The Veg Room is where baby plants from the Nursery become teen plants and are grown to maturity before being moved into the Flower Room. The majority of the cannabis plants leafy growth and elongation will occur in Veg, however stretching will continue for 2-3 weeks into a 12/12 photoperiod (Flower) where they’ll grow another 30% in size before shifting energy to flower mass production.
Veg Room Set Up
Not allocating enough space for the Veg Room is a typical mistake new commercial growers make. A good rule of thumb is that between 10-20% of your total light wattage in the Flower Room will be used in vegetative growth. This means that if there are 50,000 watts in the Flower Room, there should be between 5,000 and 10,000 watts in the Veg Room.
Ideally, the Veg Room should be set up to include a mixture of two level pallet racking and single level pallet racking. This allows plants to be moved around as they grow and save space at the same time.
The two level pallet racking should be equipped with three to four t5 light fixtures or 800 watts of LEDs per 4×8’ tray. The single level pallet racking should include 4×8’ trays with two m1000w dimmable MH lights, four ceramic MH or 1200-1500 watts of LED per tray.
While in Veg, as in Nursery, a light cycle of 18 hours on and 6 hours off is the traditional approach. This mimics the natural light cycle a cannabis plant would receive in the wild during this stage of growth which keeps the plants from generating flowers. The problem with this light cycle is that some plants stress under strong lighting for 18 straight hours (this is not a problem in the Nursery because the lights are not as strong). Alternatively we recommend a 6 hours on, 2 hours off cycle 24 hours a day.
This gives the plant a 2 hour break from intense lighting every 6 hours. The flower cycle trigger is 12 hours of darkness, so you shouldn’t see any early flowering problems reducing the dark cycle from 6 hours to 2 hours. As an added benefit, plants can be given more intense lighting with this light cycle and will ultimately be healthier from a less stressful environment.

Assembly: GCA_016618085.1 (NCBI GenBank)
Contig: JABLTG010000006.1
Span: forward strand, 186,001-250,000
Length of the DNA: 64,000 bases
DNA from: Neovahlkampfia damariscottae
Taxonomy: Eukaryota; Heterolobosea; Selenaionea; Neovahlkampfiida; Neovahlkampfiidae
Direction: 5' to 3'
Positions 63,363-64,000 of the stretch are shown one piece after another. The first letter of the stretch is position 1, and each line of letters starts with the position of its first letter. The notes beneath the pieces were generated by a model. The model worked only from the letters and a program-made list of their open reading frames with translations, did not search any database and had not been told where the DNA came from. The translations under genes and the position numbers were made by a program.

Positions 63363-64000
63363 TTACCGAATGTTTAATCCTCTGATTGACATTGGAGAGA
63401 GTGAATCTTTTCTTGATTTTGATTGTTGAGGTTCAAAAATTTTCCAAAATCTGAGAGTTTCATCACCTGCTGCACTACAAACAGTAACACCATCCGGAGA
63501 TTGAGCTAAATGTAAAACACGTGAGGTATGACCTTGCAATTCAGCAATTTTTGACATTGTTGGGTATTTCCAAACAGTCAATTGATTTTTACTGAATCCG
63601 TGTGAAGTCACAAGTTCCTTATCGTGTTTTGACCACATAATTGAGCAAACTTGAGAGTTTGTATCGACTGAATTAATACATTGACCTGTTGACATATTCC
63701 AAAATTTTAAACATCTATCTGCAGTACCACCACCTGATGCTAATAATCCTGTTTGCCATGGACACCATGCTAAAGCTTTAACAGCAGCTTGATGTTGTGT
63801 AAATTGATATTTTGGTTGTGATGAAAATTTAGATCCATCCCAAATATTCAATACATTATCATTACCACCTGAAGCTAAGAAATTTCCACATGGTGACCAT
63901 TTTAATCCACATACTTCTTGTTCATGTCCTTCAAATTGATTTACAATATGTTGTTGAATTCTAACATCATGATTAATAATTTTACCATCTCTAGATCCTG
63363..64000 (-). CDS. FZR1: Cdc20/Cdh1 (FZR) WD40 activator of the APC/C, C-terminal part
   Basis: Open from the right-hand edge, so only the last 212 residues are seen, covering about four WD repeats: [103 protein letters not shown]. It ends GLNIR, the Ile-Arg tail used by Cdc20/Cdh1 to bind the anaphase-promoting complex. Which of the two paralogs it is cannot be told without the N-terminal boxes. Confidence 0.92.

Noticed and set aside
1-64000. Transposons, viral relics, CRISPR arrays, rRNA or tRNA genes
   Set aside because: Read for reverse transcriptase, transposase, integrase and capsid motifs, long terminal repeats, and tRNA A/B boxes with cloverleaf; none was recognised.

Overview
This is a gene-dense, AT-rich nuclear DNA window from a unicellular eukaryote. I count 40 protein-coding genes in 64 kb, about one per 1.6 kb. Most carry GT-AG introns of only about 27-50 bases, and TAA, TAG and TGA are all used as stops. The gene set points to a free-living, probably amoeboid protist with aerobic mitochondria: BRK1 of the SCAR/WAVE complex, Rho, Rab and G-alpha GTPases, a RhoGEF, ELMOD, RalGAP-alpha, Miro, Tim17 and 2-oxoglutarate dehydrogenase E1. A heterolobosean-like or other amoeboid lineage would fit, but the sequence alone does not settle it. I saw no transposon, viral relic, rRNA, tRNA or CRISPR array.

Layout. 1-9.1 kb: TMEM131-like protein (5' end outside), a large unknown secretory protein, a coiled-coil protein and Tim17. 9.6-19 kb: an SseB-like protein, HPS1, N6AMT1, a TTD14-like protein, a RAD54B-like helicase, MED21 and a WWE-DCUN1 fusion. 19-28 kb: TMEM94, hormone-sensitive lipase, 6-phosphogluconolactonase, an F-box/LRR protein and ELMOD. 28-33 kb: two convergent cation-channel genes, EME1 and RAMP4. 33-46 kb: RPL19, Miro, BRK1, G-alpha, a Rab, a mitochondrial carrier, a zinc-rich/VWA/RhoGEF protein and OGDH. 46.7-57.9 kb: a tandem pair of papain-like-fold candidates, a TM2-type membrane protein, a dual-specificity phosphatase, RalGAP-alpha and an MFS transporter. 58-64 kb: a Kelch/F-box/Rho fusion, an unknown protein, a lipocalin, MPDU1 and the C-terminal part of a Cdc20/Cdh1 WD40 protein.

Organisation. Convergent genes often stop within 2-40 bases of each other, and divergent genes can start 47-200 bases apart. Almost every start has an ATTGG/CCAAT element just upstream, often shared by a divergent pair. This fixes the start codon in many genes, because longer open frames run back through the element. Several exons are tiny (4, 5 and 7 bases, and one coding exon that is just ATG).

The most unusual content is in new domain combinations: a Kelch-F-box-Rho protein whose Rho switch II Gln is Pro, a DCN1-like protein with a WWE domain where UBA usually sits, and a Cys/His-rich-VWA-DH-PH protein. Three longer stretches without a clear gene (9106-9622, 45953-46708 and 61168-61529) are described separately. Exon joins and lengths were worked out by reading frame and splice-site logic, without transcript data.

If there is, or is potential for, heat troubles in the veg area, this 6 on, 2 off light cycle can really help – the 2 hour break gives the cooling system a chance to cool the space back down before the lights come back on.
When the plants are transferred to the Veg Room from the Nursery, they should be up-planted into one-gallon pots and placed under a light on the double level racks in the Veg Room. At this stage, plan for a one square foot area per plant – this means that a double level area with a 4×8’ tray can hold 64 plants. These plants should be ready for transplant again in 1-2 weeks. 30-40 percent more plants should be moved from Nursery to Veg than will ultimately be needed for Flower.
After the one to two week growth period, up-plant again to 5-gallon containers and move plants to single level racks. Due to growth, only 18 plants will now fit on each 4×8’ tray. Once again, plan for 20-30 percent more plants than will be needed in the Flower room.
When up-planting in a soil/soilless medium, always break up the root ball; this is very important for new root growth and is a technique that has been used in big ag for decades. Taking care not to break roots or stress the root ball, gently break up the dirt and roots with your hands so that the root system no longer maintains the shape of the previous container. This is also a good time to introduce mycorrhizal fungi and bacteria to the root zone to promote rapid healthy growth.
Plants should remain in the 5-gallon pots for another one to two weeks before they are up-planted once again to 10-gallon pots. This is the final stage before they head to Flower in another 1-2 weeks. While in 10-gallon pots, 8-10 plants will take up an entire 4×8’ tray and there should be 10-20 percent more plants than are needed for the Flower room. During this stage of growth, the roots are allowed to fill the new container volume which provides the potential for a high yield in Flower.
The final plant culling happens just before plants are moved to Flower. At this point, only keep the healthiest, heartiest plants and discard anything that remains. If you are doing a great job, then you will be throwing away healthy plants (which is always the goal because you have consistently kept more than were needed for the next stage of growth). All plants that move onto the Flower room should be extremely healthy, not showing signs of deficiency/toxicity or pest/bacterial/fungal infestation in order to produce the best possible buds.